Unseen (in Chico) cinema

CN&R critic has to dig to find some of 2014’s best films

<i>Blue Ruin</i>

Blue Ruin

Reveries of vampires in love, two witty and intelligent comedies from France, bumbling eco-terrorists in Oregon, tragicomic film noir in grassroots America, Dostoyevsky in corporate drag, Shakespeare in prison, tremors of apocalypse, Tilda Swinton, several sides of Jesse Eisenberg …

That’s one way of suggesting something about the dozen or so outstanding films that haven’t reached Chico theaters in the first eight months of 2014—most of which are already (or soon will be) out on DVD and via on-demand streaming.

There are, of course, no blockbusters in the group I have in mind. Most of them tend toward the “indie/foreign” niche, and what they offer in place of the industry’s “mainstream appeal” is independent spirit and the artistry of star directors.

That amorous vampire reverie, Jim Jarmusch’s Only Lovers Left Alive, is a rapturously laid-back gothic fantasy in modern dress, with Swinton and Tom Hiddleston playing the lovers. Lush old-school romanticism mixes with the director’s characteristically gritty absurdism.

Caesar Must Die, from the filmmaking brothers Paolo and Vittorio Taviani, is a documentary/drama hybrid concerned with a production of Shakespeare’s Julius Caesar featuring a cast of convicts inside the walls of a prison in modern-day Rome. The Tavianis use combinations of footage from performance, rehearsals and informal interviews to create fascinating portraits of several of the actor/convicts.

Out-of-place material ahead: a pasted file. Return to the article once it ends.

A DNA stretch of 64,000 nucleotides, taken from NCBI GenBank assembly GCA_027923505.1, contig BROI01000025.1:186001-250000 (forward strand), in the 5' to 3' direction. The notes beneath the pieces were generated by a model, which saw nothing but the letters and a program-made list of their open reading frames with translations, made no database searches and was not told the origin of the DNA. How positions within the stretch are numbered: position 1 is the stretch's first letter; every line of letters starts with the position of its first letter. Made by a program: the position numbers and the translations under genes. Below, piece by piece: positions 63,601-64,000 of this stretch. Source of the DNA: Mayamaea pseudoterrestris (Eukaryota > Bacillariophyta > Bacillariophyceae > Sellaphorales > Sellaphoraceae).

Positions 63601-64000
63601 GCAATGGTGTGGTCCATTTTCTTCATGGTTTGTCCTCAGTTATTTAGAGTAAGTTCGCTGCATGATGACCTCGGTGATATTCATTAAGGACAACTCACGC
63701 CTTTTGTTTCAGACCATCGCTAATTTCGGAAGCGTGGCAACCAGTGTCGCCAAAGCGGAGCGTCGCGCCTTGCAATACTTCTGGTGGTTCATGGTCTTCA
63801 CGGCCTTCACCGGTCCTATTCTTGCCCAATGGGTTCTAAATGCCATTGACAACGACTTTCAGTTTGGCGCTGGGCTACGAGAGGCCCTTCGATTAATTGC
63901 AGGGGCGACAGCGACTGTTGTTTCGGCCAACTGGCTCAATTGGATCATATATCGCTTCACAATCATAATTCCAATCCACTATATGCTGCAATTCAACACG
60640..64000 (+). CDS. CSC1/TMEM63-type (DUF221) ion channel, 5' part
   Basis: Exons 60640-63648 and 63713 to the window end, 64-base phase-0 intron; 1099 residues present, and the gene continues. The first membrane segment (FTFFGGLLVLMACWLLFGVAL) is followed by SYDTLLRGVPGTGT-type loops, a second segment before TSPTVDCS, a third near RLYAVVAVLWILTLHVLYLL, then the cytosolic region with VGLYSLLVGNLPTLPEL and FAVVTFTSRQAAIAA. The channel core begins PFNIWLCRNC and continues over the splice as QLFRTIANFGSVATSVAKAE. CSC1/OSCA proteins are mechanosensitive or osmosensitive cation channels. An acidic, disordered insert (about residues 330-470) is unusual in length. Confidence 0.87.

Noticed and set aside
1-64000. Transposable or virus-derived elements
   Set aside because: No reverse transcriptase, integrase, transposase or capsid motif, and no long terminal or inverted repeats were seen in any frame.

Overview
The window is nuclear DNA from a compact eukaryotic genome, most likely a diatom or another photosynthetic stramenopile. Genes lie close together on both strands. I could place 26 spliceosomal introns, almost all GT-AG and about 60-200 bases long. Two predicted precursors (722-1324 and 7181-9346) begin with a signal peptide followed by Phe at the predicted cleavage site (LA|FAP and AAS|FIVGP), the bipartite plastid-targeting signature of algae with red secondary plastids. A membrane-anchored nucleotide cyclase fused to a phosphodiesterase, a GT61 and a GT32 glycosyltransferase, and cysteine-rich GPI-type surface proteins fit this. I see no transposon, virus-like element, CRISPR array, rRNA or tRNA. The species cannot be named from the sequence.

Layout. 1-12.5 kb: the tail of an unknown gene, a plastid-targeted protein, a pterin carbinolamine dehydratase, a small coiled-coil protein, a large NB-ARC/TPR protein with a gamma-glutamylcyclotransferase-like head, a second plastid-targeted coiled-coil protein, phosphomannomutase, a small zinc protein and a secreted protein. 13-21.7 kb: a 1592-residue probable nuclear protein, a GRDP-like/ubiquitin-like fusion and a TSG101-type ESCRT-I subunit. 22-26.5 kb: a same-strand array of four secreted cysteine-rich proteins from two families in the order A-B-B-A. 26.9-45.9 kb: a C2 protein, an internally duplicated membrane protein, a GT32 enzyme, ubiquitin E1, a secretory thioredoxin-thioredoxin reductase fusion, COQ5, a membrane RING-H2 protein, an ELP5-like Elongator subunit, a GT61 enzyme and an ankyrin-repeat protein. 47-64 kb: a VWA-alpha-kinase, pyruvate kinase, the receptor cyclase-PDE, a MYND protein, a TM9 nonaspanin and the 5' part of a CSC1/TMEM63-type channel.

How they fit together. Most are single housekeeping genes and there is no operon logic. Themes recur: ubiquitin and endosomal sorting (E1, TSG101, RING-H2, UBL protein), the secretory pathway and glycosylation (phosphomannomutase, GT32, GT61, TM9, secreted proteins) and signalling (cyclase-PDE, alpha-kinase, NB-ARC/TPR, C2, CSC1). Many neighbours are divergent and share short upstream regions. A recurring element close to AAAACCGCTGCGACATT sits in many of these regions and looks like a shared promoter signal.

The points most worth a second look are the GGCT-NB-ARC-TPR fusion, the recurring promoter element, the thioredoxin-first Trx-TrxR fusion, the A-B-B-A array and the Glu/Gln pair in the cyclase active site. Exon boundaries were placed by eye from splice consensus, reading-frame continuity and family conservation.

Grassroots noir of a richly pungent sort turns up in Jeremy Saulnier’s Blue Ruin and Jim Mickle’s Cold in July. Saulnier gets a maximum out of a no-name cast in a grubby landscape. Mickle does the same with a big-name cast (Michael C. Hall, Don Johnson, Sam Shepard) in a hardscrabble setting. Tragicomic revenge dramas play out with erratic fury in both.

The multicultural, multilingual, multicharacter romantic comedy of Cédric Klapisch’s Chinese Puzzle involves a set of characters who first met in his L’Auberge Espagnole (2002) and met again in Russian Dolls (2005). This time the central foursome (played with charming verve by Romain Duris, Audrey Tautou, Cécile de France and Kelly Reilly) reconnects in New York City, with freshly rambunctious results.

Eisenberg plays dual roles in The Double, Richard Ayoade’s radically stylized updating of the Dostoevsky novella. And he plays a would-be eco-terrorist (alongside Dakota Fanning and Peter Sarsgaard) in Night Moves, Kelly Reichardt’s humble-looking Oregon fable. The former is the more inventive and spectacular of the two films, but the latter is more genuinely haunting.

Two bleak, brilliant films from Eastern Europe have extraordinary portrayals of women in crisis. In Pawel Pawlikowski’s Ida, an orphaned convent girl (Agata Trzebuchowska) gets a harrowing tour of her family’s past, with her strong-willed, defiant aunt (Agata Kulesza) as her not-entirely-sympathetic guide. In Calin Peter Netzer’s Child’s Pose, a well-to-do woman (the superb Luminita Gheorghiu) from Romanian officialdom tries every trick she can think of to keep her overprotected adult son from being prosecuted for a traffic accident that killed a child. The stories are personal, but the reverberations are social, spiritual, political and unexpectedly moving.